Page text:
Acts 15:10 Now therefore why tempt ye God, to put a yoke upon the neck of the disciples, which neither our fathers nor we were able to bear?
11 But we believe that through the grace of the Lord Jesus Christ we shall be saved, even as they.
So Peter is here declaring that salvation is by grace. [sarcastically:] But he was wrong, of course, since we know that salvation is by race. If you are an Israelite, you are saved, right? Well, isn’t that we are often accused of teaching? And along with it, the idea that ONLY Israelites can be saved? I have heard and read the accusations.
The problem is that among those who know the Israel birthright truth, there are those—as we discussed earlier—who do teach such foolishness and false doctrines and thus it makes it easy for all of us to be smeared with the same broad brush.
No… we agree with what Peter says, that salvation is strictly, solely and only by grace, and by the sovereign calling of the Father. If salvation depended upon our keeping the law, then we all fail most miserably and none of us would be saved.
That’s what Peter was saying in verse 10. Don’t put this yoke of the law on them, which they won’t be able to bear, just as our Hebrew fathers were not able to bear that yoke. The Highly Peculiar people just couldn’t stick to the program, the operating system.
But we must also realize that Peter was not saying that the law was being put away. When you fail to follow the operation system, that doesn’t mean the computer works without any operating system, does it? In the analogy and in real life, that creates chaos and anarchy.
What Peter was saying was that the ritual of the law was being put away, including circumcision. Because these were mere types or symbols of things to come. And these were fulfilled by the coming of Jesus the Messiah. Nonetheless, the commandments, statutes and judgments were not put away, because Jesus himself affirmed the continued necessity of the law very specifically in the gospel of Matthew.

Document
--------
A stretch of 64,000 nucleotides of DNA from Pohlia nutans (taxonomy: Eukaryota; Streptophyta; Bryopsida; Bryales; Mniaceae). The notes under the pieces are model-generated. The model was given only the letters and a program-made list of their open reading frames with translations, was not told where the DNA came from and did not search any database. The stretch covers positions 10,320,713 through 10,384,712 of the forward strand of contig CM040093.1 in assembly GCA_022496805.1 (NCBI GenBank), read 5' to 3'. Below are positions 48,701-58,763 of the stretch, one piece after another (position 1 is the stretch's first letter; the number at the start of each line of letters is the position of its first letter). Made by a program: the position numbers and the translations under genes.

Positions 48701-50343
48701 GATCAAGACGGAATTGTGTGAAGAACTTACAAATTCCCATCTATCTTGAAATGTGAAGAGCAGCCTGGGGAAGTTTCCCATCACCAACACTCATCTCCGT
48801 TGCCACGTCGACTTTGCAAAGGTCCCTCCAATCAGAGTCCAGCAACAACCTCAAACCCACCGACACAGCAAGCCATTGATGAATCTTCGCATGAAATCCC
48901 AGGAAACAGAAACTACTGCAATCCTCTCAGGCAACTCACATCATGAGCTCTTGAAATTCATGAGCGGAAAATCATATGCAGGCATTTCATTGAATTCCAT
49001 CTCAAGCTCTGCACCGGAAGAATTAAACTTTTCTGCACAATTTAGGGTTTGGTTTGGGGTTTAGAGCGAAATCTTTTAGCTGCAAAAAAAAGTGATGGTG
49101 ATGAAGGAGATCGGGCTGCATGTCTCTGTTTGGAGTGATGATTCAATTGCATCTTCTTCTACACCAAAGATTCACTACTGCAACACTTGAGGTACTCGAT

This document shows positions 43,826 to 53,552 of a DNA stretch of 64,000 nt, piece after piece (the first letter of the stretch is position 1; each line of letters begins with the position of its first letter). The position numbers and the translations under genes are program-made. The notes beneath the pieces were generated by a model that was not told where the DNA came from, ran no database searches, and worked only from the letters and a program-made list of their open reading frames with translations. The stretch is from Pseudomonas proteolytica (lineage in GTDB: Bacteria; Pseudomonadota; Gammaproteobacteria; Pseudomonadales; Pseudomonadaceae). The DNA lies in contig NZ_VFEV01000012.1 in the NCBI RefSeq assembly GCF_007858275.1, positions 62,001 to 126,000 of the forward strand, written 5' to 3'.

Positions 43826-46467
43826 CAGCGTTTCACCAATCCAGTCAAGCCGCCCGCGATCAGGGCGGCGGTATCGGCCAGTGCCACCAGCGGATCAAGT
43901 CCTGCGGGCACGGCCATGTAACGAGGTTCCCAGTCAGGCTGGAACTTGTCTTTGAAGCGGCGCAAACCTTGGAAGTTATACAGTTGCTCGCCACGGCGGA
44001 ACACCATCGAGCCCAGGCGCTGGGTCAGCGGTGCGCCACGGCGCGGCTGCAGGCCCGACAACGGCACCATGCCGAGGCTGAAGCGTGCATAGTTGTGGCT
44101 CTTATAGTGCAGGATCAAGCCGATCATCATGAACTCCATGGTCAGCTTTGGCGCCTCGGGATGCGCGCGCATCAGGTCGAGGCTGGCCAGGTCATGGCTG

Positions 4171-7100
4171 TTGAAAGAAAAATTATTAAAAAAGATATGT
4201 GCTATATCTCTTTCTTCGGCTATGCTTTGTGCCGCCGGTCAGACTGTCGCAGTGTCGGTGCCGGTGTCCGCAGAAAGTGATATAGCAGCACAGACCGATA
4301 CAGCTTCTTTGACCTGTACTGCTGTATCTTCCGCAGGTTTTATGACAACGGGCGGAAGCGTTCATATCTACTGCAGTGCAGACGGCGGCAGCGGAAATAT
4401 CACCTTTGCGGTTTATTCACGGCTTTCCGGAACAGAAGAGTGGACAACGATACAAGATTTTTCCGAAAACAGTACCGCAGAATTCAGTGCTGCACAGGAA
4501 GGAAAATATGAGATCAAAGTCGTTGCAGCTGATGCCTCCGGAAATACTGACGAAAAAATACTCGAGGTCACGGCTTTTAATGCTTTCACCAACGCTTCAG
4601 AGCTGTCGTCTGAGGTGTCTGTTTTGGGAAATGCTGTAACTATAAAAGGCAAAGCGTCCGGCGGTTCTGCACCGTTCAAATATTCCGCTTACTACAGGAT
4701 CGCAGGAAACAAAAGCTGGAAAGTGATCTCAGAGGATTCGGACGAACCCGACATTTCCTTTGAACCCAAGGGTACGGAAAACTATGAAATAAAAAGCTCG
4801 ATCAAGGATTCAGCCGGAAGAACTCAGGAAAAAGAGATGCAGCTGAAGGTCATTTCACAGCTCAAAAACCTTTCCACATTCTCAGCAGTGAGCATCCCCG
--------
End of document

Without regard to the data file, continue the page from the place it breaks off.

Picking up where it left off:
Matthew 5:17 Think not that I am come to destroy the law, or the prophets: I am not come to destroy, but to fulfil.
18 For verily I say unto you, Till heaven and earth pass, one jot or one tittle shall in no wise pass from the law, till all be fulfilled.
That is unequivocal, isn’t it? Not the tiniest part of the law—in English, we would say: not even the crosses of the tee’s or the dots over the “i’s”—will pass away. So how can anyone say the law has been put away.
19 Whosoever therefore shall break one of these least commandments, and shall teach men so, he shall be called the least in the kingdom of heaven: but whosoever shall do and teach them, the same shall be called great in the kingdom of heaven.
I wanted to include verse 19 here also just to make a point. There are many Christian believers who have this false notion that once we get into the kingdom of heaven that everyone enjoys the same blessings. That we all enjoy the same level, the same rank, however you want to describe it; it boils down to the idea that once you get into heavenly kingdom, everybody is equal.
But this verse lays aside that incorrect understanding. Because it says there will be some in the kingdom of heaven who will be called least while others will be called great.
Coincidentally, it appears that those who keep and teach that the law is still in effect are those who will be called great, because obviously you can’t teach the law if you claim it has been put away. Paul himself said in…
Romans 3:31 Do we then make void the law through faith? God forbid: yea, we establish the law.
As I said, the rituals, like circumcision, and the ceremonial ordinances, such as the animal sacrifices, were abolished and nailed to the cross with the death of Jesus. Why? Because they were types and shadows; they were symbols of things to come.
We don’t need the physical ark of the covenant anymore because we understand that Jesus is the Ark. Jesus is the sacrificial lamb …and the goat… and the dove.
We don’t need the tabernacle in the wilderness or the magnificent temple of Solomon because we understand that we are individually and collectively the tabernacle and the temple. You are the temple of the Holy Spirit, and Christ dwells in your heart by faith.
But the commandment forbidding theft, for example, was not a type or a shadow, was it? What would it be a symbol of, something that was fulfilled by Christ? I can’t think of anything, can you?
That’s all the time we are going to spend in the book of Acts. When I continue, we will go on to the epistle to the Romans, and on though the entire New Testament, showing that it was all written to Israel. Along the way, I will provide you with some fascinating detours as well. (To be continued.)